Pinduoduo, the ecommerce platform for Chinese farmers, had a profitable quarter despite the slowing economy

Business & Technology

Pinduoduo, a platform that competes with China’s ecommerce king, Alibaba, allows farmers to sell their produce directly to consumers, and it’s making money despite the COVID lockdown slowdowns.

On Friday, Pinduoduo 拼多多, the Chinese ecommerce giant focused on agricultural products and low-end goods, announced better-than-expected results for the first quarter, its fourth consecutive quarter of profitability:

  • Revenues were 23.79 billion yuan ($3.75 billion), a year-on-year increase of 7%.
  • Net income attributable to ordinary shareholders was 2.59 billion yuan ($410.1 million), compared with a net loss of 2.90 billion yuan ($433.66 million) in the same quarter last year.
  • The Pinduoduo mobile app had 751.3 million active users in the quarter, an increase of 4% year-on-year, and 881.9 million active buyers, an increase of 7% year-on-year. (Another list of China’s most popular apps based on active users released in April put Pinduoduo in sixth place with more than 600 million users, just behind Douyin 抖音 with around 750 million. Out in front is WeChat 微信 with over 1.28 billion and Alipay 支付宝 with around 850 million.)
  • Some observers pointed to the company’s debt and other liabilities of $13.81 billion as a risk factor. But with cash in hand of $14.29 billion, and receivables of $0.63 billion, Pinduoduo has $1.11 billion more liquid assets than total liabilities.

In March, Pinduoduo was the only Chinese company included in the American business magazine Fast Company’s list of the top 10 most innovative logistics companies of 2022. The magazine lauded Pinduoduo “for appifying farm-to-table freshness” by connecting more than 850 million buyers with over 16-million producers.

Pinduoduo’s rise since 2015 has been meteoric and relentless, and its impact on agriculture and the rural areas has been transformative:

The context

Pinduoduo was founded in 2015 and listed on NASDAQ in 2018. There has been a buzz about the company since its first year in business, but the last two years have been challenging times for all of China’s tech giants amid the dual onslaughts of COVID-19 and Beijing’s (maybe moderating) tech crackdown.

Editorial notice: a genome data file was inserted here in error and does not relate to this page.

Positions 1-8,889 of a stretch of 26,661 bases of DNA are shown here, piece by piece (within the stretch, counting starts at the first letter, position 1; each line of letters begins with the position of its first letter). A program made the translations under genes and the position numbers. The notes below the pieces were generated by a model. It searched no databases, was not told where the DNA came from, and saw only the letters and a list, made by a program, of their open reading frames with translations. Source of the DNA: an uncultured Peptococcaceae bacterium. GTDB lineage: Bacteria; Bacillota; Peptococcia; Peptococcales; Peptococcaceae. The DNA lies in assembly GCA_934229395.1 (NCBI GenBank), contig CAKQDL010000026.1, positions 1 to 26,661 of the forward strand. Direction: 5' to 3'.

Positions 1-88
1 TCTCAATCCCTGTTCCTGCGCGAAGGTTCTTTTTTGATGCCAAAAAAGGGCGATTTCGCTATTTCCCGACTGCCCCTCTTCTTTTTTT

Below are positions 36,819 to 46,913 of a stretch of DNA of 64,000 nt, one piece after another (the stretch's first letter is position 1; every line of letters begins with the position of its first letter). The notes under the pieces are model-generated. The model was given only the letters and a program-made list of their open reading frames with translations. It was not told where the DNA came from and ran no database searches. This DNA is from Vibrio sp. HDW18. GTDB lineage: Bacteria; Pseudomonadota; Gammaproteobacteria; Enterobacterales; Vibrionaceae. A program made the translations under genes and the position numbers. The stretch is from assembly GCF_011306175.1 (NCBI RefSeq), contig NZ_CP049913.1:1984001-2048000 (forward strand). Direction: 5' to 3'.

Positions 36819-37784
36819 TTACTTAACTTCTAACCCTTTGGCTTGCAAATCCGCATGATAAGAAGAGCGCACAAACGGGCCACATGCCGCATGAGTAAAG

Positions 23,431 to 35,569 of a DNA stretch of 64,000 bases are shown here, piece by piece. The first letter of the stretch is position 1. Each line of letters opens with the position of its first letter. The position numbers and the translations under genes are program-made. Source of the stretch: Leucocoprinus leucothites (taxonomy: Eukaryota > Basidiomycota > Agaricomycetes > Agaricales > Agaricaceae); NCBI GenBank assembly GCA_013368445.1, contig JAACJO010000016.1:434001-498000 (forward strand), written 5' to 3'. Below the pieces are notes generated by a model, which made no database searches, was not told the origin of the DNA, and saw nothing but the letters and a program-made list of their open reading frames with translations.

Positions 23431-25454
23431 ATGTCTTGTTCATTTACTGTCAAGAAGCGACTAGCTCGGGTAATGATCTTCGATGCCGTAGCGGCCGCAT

• In the first quarter, Alibaba 阿里巴巴集团, Tencent 腾讯, and JD.com 京东集团 all reported their lowest-ever growth in revenue; JD.com reported net losses of 3 billion yuan ($444.21 million).
  • Domestic consumption is still largely hamstrung by COVID-19 and government-ordered lockdowns. When the storm hit full and proper in the first quarter of 2020, China reported GDP growth of -6.8% and total retail sales of social consumer goods dropped by 19% year-on-year. In the first four months of this year, total retail sales of consumer goods were 13.81 trillion yuan ($2.06 trillion), a decrease of 0.2% year-on-year.
  • Moreover, Chinese people are opting to save rather than spend their money: In the first quarter of this year, household savings increased by 7.82 trillion yuan ($1.16 trillion), significantly higher than the average quarterly increase of 5.49 trillion yuan for 2017 to 2021.

These are all significant headwinds, especially for companies that depend on China’s ecommerce-saturated bigger cities.

But Pinduoduo has launched a long-term growth model focused on third- and fourth-tier cities. During the pandemic, the company reduced marketing costs, and in the first quarter, it raised R&D investment by 2.7 billion yuan ($403 million), an increase of 20% year-on-year. The new investment includes a 10 billion yuan ($1.49 billion) agricultural research center.

The takeaway

Pinduoduo is an app without equal: It is harnessing Chinese agriculture to the digital revolution in the cities, and keeping urban residents fed with an efficient distribution system from the farms.